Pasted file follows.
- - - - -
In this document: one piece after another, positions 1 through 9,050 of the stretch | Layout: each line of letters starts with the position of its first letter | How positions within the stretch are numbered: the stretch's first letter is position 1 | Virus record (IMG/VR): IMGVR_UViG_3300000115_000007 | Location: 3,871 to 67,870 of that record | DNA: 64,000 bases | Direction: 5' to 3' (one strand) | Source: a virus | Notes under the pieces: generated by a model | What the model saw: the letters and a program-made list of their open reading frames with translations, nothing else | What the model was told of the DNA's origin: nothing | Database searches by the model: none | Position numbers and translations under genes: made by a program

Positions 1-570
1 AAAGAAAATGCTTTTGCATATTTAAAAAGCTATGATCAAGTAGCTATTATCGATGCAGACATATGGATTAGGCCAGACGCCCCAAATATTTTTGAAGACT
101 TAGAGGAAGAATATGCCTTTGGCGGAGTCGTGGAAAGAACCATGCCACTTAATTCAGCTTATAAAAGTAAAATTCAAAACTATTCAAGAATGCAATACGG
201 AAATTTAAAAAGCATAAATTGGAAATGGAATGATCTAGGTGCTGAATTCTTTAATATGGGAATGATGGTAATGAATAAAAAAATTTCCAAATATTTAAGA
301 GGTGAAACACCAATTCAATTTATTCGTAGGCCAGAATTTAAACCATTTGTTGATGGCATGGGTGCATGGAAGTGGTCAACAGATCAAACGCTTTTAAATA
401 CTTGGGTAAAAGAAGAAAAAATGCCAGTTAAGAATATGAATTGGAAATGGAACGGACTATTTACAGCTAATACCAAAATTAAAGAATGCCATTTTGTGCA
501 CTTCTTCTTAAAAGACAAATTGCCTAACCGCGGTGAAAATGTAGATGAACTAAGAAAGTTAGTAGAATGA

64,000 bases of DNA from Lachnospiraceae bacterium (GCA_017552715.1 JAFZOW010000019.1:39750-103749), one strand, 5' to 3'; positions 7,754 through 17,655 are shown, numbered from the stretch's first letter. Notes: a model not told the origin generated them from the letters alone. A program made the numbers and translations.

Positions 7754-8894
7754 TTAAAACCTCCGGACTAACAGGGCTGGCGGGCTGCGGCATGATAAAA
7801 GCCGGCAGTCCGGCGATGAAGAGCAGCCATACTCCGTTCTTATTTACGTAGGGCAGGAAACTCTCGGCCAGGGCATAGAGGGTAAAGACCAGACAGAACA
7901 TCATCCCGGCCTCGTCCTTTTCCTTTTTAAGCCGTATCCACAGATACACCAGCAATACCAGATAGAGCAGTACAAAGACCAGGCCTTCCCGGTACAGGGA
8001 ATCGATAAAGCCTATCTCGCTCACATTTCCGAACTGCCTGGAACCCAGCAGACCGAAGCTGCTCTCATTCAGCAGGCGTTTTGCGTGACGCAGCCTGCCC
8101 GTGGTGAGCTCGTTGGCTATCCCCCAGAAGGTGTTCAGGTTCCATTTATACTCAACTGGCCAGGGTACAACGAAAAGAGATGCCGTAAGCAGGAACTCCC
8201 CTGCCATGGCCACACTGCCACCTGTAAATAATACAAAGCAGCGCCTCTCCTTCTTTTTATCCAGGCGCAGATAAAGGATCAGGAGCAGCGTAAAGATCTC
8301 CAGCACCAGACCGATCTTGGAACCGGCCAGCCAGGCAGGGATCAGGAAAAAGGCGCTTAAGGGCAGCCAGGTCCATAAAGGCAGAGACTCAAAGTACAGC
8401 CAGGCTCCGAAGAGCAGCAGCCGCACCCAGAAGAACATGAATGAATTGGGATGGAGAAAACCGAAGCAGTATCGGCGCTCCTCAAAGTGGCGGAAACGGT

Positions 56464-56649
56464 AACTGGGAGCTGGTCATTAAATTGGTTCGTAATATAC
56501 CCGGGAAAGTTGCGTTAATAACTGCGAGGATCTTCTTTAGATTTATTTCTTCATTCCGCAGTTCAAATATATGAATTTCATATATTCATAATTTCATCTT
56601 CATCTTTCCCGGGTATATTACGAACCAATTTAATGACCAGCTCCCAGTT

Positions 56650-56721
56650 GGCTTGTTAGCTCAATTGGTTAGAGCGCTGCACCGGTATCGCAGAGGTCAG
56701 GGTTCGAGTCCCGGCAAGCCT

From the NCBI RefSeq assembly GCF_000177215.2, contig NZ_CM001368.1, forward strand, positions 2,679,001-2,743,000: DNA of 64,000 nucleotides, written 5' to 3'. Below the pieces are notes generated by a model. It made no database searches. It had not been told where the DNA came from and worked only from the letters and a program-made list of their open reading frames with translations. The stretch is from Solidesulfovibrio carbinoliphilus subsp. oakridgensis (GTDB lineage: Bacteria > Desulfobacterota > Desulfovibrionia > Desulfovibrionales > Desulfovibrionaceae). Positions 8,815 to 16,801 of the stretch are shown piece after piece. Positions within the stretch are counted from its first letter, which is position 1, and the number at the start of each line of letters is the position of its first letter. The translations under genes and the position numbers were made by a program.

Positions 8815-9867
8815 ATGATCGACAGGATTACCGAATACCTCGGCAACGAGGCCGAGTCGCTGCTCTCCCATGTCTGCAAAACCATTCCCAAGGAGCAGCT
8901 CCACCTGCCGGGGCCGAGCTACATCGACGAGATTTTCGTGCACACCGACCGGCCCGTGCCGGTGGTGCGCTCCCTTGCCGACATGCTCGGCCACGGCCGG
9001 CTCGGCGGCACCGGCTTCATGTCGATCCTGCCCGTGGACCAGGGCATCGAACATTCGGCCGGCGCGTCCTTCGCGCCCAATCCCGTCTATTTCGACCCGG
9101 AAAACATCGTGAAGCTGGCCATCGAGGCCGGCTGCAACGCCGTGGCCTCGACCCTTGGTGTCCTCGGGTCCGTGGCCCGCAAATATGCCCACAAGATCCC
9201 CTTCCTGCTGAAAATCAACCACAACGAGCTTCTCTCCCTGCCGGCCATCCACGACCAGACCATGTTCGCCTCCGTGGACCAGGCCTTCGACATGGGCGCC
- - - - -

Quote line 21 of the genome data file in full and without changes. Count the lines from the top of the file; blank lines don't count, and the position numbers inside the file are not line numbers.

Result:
56501 CCGGGAAAGTTGCGTTAATAACTGCGAGGATCTTCTTTAGATTTATTTCTTCATTCCGCAGTTCAAATATATGAATTTCATATATTCATAATTTCATCTT